- The Washington Times - Monday, March 16, 2009

MIAMI (AP) - Ramon Hernandez trotted home with a big run following a 10-minute delay, and now he and his Venezuela teammates are bound for Los Angeles and the semifinals of the World Baseball Classic.

Hernandez was awarded a home run following a replay review Monday night, and Venezuela delighted a cacophonous crowd of 25,599 by beating Puerto Rico 2-0 to secure a spot in the final four.

Puerto Rico lost for the first time in five WBC games and will face the United States on Tuesday night, with the loser eliminated and the winner advancing to the semifinals this weekend at Dodger Stadium. The game offers Team USA a chance to avenge an 11-1 loss to Puerto Rico on Saturday that triggered the mercy rule, ending the rout in the seventh inning.

Felix Hernandez and four relievers combined on a five-hitter and stranded 10 runners against Puerto Rico, which came into the game batting .341. Francisco Rodriguez retired all four batters he faced for his third save in the tournament.

Carlos Guillen singled home the first run in the third, and Ramon Hernandez doubled the margin in the seventh _ but only after much debate.

Second-base umpire Mark Wegner ruled Hernandez’s long drive to left-center in play when the ball ricocheted back onto the field, and he sprinted to third base for an apparent leadoff triple. Replays clearly showed the ball clearing the scoreboard and bouncing off retracted bleachers.

As the Venezuelans protested the call, the umpires conferred. Three umpires then went under the stands for the WBC’s first replay review, which is permitted on home run calls.

The crew returned to the field and ruled the hit a homer, and Hernandez jogged across the plate as fans roared.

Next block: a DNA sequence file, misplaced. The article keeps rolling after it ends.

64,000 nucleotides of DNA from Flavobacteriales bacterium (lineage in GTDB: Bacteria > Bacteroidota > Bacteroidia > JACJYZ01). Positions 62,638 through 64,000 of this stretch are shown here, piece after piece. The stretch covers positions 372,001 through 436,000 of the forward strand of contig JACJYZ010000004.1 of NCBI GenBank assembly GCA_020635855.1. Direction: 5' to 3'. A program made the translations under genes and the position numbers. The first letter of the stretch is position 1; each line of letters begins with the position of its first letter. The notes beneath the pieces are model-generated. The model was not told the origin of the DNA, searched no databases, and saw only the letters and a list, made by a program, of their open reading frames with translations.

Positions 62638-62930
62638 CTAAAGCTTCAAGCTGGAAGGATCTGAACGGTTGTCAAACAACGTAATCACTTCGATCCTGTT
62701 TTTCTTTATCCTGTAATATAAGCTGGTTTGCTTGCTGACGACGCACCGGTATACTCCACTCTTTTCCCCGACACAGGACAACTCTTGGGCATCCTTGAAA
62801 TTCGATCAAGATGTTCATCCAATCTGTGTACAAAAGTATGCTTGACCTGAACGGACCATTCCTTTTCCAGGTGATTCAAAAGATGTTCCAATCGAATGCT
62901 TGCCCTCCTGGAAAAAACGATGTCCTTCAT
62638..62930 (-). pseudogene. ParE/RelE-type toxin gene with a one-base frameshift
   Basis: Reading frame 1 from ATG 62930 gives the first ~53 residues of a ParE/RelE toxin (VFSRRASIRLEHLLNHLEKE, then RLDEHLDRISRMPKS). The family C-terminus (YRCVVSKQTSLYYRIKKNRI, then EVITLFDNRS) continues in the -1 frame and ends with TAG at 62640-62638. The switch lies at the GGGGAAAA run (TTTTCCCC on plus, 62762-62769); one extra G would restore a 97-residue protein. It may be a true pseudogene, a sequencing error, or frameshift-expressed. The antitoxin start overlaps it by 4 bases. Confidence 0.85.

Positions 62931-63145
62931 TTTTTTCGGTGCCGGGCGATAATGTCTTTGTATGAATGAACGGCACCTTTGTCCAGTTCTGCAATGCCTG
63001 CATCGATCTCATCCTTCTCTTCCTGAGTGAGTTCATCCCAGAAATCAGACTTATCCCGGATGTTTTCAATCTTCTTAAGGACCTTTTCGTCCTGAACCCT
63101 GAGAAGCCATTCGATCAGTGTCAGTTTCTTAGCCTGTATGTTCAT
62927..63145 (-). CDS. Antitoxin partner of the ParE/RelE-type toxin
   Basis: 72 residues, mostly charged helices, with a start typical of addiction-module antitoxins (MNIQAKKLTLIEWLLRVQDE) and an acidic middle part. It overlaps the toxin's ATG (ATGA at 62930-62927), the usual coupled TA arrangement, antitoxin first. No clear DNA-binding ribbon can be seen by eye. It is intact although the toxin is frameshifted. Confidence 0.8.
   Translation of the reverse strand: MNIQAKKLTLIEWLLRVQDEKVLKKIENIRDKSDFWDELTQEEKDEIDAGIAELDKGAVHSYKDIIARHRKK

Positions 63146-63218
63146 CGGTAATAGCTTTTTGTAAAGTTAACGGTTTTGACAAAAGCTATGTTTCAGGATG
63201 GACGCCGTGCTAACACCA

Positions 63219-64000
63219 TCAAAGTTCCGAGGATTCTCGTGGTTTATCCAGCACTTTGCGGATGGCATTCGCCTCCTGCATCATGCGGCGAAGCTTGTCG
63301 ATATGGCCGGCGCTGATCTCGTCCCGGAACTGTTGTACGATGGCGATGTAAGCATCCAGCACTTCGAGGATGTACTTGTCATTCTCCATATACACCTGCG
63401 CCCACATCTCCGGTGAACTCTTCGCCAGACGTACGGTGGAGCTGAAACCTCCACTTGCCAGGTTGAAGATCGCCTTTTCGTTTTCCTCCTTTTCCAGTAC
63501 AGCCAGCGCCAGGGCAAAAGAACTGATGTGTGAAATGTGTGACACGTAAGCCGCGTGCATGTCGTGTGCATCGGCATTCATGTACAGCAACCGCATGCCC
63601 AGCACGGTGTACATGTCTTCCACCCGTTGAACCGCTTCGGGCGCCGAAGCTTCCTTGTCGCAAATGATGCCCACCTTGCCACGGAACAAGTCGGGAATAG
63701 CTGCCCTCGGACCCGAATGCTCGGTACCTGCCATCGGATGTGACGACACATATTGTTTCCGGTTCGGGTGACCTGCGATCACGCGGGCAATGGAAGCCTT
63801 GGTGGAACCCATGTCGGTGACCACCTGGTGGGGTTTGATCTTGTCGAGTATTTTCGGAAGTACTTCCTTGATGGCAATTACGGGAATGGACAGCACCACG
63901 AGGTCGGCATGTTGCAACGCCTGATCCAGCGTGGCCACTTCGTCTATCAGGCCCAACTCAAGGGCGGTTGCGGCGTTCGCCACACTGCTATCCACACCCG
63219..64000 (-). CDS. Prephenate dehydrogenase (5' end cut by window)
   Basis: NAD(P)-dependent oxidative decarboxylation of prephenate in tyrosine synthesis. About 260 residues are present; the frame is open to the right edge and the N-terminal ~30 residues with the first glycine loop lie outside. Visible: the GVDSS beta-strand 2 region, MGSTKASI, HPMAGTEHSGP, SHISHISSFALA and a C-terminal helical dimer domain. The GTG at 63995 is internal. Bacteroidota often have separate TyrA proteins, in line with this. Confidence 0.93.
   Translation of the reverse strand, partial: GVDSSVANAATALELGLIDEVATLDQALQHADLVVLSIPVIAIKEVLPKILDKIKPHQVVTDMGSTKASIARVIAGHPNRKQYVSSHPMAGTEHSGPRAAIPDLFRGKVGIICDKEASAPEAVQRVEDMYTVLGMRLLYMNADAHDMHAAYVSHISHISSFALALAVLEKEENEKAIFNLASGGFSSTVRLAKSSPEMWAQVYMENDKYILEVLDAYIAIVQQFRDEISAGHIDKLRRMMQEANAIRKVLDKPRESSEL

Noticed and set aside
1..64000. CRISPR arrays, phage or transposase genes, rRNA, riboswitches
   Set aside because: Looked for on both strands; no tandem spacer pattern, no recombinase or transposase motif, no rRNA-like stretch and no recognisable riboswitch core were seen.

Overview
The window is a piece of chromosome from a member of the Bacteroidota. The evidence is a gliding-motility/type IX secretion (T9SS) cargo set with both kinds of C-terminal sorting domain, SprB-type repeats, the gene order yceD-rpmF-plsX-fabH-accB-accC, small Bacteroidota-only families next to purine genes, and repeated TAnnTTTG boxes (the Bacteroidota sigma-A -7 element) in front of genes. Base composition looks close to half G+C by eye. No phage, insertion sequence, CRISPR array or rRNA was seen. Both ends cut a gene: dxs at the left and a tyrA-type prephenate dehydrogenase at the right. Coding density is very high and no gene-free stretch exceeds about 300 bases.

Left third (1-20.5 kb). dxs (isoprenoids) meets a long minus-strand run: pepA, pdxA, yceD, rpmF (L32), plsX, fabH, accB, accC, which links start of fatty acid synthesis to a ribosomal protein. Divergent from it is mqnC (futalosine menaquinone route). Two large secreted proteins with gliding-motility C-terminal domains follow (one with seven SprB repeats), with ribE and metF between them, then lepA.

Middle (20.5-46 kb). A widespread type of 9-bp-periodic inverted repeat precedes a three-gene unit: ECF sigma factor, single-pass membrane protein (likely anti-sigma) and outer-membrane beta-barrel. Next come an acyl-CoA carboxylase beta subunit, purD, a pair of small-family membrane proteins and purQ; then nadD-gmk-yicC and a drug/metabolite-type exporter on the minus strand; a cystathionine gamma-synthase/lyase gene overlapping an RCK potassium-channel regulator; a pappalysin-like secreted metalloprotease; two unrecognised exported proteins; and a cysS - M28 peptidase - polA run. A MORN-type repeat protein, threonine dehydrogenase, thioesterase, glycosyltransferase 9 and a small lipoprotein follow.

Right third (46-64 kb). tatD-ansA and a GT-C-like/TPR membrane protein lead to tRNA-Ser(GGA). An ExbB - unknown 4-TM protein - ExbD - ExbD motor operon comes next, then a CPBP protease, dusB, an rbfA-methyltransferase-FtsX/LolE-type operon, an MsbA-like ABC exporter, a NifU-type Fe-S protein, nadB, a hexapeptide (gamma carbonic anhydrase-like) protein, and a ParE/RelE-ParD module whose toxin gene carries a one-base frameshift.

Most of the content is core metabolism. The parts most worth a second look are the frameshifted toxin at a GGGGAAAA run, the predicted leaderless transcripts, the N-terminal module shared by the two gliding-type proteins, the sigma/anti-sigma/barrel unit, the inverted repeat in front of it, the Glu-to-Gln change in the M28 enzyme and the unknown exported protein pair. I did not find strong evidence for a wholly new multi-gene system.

Another reversed call _ this one without a replay review _ hurt Puerto Rico’s chances of scoring in the second inning. With Alex Rios on first and none out, Ivan Rodriguez hit a grounder that caromed off Rios’ leg as he began to slide into second base. Rios was initially ruled safe, but after the umpires conferred they correctly called him out.

From the first pitch, the pro-Venezuelan crowd danced and sang, blew horns and whistles, chanted and waved flags and cheered with every favorable development. With the mood festive, booing of Magglio Ordonez was less vociferous than in the team’s game Saturday.

Many Venezuelans dislike the outfielder because he supports their country’s president, Hugo Chavez, and Ordonez drew a mix of cheers and jeers each time he stepped to the plate. He went 0-for-4 and is batting .150 (3-for-20) in the tournament.

The Puerto Ricans drew six walks but stranded five runners in scoring position and two at third. In the eighth they had runners at first and second when Francisco Rodriguez entered with a 2-1 count on Felipe Lopez.

Rodriguez struck him out, then stomped to the dugout in jubilation, his arms outstretched as he looked to the sky and screamed.

Ivan Rodriguez went 1-for-4 in the wake of reports he’s closing in on a contract with the Houston Astros. His average in the tournament fell to .526 (10-for-19).

Felix Hernandez (2-0) allowed four hits and four walks in 4 2-3 innings but struck out seven. He left after reaching the tournament’s 85-pitch limit and has yet to allow a run in the WBC in 8 2-3 innings over two games.

Puerto Rico starter Ian Snell (0-1) pitched four innings, allowing five hits and two walks but only one run. It came in the third when Bobby Abreu walked, stole second and came home on Guillen’s two-out single.

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